Grace and Virtue: Theological and Psychological Dispositions and Practices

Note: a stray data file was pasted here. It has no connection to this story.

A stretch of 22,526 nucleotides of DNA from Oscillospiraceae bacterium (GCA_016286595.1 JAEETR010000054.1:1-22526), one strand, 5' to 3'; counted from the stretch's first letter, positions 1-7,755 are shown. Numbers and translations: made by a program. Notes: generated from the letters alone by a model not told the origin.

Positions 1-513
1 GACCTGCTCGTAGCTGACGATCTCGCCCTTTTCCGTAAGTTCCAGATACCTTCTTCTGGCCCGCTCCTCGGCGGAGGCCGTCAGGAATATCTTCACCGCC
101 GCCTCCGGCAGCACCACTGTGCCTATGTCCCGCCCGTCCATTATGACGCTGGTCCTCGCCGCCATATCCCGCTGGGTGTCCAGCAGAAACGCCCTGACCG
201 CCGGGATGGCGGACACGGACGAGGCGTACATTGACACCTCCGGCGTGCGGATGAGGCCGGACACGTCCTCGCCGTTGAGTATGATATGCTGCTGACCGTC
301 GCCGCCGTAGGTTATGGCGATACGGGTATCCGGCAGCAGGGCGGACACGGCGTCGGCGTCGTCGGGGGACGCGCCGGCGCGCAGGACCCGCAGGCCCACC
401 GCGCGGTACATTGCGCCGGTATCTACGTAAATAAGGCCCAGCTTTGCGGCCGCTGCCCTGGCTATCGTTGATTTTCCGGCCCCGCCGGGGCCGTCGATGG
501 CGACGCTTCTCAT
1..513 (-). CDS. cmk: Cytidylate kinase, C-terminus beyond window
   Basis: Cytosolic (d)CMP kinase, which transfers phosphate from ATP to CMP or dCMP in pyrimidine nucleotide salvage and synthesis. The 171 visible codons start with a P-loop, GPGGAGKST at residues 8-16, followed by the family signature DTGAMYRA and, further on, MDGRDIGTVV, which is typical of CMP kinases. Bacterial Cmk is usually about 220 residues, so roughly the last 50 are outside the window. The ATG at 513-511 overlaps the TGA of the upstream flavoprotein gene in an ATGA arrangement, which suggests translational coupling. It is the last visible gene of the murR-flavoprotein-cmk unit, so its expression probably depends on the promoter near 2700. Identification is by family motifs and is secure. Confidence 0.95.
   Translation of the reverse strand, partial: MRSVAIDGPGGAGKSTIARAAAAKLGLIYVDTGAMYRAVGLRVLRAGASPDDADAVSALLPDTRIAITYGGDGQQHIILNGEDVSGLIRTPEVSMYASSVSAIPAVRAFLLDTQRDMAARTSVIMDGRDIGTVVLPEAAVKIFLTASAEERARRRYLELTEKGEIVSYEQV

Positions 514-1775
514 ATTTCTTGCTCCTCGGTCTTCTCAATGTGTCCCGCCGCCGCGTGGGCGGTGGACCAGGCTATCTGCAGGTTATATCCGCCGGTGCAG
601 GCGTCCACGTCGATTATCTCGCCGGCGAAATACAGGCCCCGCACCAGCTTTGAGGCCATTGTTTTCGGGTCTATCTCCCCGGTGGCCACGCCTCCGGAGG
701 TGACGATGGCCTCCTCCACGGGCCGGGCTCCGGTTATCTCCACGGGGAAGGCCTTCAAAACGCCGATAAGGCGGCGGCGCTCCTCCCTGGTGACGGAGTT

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Within this issue of Psychology of Religion and Spirituality,Schnitker, Houltberg, Dyrness, and Redmond (2017) define virtue as a composite of characteristic adaptations and narrative identity for their study of patience and Emmons, Hill, Barrett, and Kapic (2017) identify the significance of grace for understanding virtue. Both draw upon theological resources, and this commentary article examines their theological assumptions and suggests additional theological resources that may extend their research and strengthen the interdisciplinary value of their approaches. In particular, grace and virtue historically share a dependence upon the embodied dispositions of habitus that could benefit from further contemporary study and may illuminate new insights into mutually supportive development of virtue and embodiment of grace. Grace and virtue have centuries-old, complex scholarly history with numerous well-reasoned contributions, some of which may better cohere with contemporary psychological findings than those views more recently popularized within the American Protestant traditions upon which the authors draw. Not only does a Roman Catholic understanding of grace undergird the faith tradition of the majority of the world’s Christians but its nuanced view of grace’s structuring of a person’s habitus directly connects to a common understanding of virtue as disposition. An Eastern Orthodox process of spiritual formation, due to Irenaeus, has dispositional, mediating, and telic dimensions similar to virtue that may correlate with Schnitker et al.’s personality model of virtue, which thus suggests a possible psychological model of personality development that might support both virtue development and spiritual formation.

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